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Drinking unhealthy water

Gaza has three main sources of water: aquifers, desalination plants and pipelines connecting to Israel. The aquifers, according to Arrojo, are being overexploited, since more than three times the water that is replenished in them naturally is being extracted. This not only reduces freshwater levels, but also causes a “massive infiltration” of salt water, which comes mainly from the Mediterranean Sea.

Desalination plants are only partially operating as a result of power outages in the Strip. Of the three in the enclave, according to CNN, only one operates at 7% of its usual capacity. Before the war, 90% of the supply came from this source. “Cutting off the power is cutting off the water,” says the expert.

The last source, the one supplied through three pipelines connected to Israel, through which 10% of the water consumed in Gaza enters, was cut off at the beginning of the war. The supply was only partially resumed (two of the three pipes) as of October 15.

Faced with this scenario, Arrojo denounces that thousands of people are consuming salt water from agricultural wells, which they extract manually, “in order to live,” as long as they have enough fuel or energy to operate the pumps. The main problem is that continuous intake of salty and unhealthy water can cause diseases such as diarrhea, which later translate into dehydration or kidney collapse. “Drinking this water makes you vomit, but if you stop, you will die in five or six days,” he adds.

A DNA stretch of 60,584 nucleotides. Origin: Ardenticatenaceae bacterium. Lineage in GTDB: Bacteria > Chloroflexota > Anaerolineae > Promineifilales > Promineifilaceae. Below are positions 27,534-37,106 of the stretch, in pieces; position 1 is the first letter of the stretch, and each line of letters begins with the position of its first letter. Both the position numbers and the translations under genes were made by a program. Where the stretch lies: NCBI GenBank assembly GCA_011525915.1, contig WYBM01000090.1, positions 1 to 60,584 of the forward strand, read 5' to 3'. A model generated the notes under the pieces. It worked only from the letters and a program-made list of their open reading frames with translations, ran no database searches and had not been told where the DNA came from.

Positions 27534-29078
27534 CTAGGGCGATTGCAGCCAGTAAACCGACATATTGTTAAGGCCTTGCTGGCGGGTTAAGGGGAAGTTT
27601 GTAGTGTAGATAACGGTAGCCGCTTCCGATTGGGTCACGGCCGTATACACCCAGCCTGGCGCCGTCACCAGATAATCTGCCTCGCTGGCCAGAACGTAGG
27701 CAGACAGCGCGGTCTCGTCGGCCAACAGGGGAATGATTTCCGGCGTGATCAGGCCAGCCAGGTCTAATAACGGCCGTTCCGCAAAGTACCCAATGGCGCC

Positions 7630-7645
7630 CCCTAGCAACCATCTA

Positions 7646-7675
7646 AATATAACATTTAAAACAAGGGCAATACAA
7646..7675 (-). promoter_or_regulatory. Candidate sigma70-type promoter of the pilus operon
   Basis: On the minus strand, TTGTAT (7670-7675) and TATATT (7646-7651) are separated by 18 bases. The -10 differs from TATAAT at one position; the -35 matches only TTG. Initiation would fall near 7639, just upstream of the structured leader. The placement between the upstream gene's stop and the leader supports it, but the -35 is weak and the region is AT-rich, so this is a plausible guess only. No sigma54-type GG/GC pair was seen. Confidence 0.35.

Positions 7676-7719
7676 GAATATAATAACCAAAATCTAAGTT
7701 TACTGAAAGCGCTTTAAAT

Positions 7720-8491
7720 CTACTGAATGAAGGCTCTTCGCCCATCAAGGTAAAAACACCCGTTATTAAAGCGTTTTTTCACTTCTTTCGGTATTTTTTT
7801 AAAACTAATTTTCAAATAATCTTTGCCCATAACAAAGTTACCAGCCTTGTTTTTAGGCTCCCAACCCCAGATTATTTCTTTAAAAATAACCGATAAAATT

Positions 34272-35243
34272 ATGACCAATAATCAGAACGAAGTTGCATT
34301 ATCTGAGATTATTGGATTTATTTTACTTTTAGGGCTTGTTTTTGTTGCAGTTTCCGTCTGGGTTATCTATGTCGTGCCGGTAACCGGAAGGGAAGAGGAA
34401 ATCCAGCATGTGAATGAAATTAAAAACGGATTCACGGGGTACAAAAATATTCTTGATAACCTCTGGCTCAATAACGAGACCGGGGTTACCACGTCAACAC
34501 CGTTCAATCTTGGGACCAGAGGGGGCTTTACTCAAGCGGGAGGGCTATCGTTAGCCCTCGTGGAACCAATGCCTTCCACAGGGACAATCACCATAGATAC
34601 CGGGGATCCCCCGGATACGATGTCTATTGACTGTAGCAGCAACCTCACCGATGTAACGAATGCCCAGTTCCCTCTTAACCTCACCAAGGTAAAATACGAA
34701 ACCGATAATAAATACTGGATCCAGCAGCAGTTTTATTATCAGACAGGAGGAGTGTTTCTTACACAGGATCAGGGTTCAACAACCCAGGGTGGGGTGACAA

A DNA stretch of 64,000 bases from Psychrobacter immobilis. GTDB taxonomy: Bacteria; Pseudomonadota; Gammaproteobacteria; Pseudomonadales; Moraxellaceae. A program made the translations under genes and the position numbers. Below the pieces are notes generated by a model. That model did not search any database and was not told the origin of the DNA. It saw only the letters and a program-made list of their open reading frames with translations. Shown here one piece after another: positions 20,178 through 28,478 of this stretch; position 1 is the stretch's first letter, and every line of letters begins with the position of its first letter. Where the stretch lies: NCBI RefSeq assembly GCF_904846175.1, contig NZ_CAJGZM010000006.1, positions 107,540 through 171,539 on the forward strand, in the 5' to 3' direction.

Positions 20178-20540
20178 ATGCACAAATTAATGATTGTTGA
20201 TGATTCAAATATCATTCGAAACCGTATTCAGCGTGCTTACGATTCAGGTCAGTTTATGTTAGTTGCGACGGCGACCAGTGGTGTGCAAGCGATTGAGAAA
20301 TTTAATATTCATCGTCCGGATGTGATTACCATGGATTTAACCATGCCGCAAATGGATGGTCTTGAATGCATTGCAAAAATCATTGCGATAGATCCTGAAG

In addition to consumption, sanitation is also on the limit. The five wastewater treatment plants have been forced to close, which has caused them to mix with the water from the aquifers and waste to accumulate in some streets, generating even more risk of diseases that can mainly affect the children. “Statistics will be made of how many people die in air raids, but those who have become ill from consuming non-potable water will be left in the shadows,” he says.

Stop the fire

For experts, it is essential that Israel declare a ceasefire in order to facilitate the entry of humanitarian aid, while allowing an “opening of communication channels” to guarantee the release of the hostages kidnapped by Hamas. US Secretary of State Antony Blinken visited Israel this Friday, for the third time since the start of the conflict, to ask for greater protection for civilians. “We have to continue avoiding an escalation of this conflict (...). “We have to do more to protect Palestinian civilians,” Blinken said.